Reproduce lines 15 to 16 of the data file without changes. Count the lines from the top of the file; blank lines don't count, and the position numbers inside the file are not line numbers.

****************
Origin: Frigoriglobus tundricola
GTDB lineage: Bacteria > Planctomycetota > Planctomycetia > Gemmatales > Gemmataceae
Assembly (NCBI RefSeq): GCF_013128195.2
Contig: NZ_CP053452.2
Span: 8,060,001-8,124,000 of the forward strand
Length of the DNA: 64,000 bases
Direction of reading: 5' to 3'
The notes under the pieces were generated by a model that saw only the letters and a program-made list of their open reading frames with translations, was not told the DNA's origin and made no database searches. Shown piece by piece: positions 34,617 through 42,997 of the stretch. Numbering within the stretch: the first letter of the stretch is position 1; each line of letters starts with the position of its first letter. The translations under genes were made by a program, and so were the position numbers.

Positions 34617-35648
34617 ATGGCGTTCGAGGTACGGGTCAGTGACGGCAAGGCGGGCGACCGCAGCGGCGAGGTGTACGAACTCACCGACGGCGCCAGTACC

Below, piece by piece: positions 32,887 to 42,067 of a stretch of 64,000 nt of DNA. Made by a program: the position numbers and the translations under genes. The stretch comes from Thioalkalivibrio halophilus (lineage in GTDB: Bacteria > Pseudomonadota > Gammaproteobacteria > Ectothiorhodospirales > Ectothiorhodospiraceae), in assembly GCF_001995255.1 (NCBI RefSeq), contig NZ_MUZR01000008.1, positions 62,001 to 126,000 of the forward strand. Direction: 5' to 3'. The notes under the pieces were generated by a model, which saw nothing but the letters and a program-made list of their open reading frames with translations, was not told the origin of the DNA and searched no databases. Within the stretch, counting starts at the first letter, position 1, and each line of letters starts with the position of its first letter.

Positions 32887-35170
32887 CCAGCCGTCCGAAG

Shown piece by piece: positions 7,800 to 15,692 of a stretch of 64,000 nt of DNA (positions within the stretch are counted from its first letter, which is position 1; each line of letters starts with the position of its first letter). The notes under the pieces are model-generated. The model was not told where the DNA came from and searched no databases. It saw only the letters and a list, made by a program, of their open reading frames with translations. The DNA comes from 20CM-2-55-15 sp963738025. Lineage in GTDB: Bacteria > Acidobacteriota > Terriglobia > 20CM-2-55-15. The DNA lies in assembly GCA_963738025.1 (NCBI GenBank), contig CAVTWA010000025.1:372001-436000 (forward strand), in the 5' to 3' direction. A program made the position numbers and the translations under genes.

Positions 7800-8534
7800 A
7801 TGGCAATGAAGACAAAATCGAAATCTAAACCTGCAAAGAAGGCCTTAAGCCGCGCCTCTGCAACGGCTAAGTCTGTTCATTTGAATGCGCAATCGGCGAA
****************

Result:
Positions 7800-8534
7800 A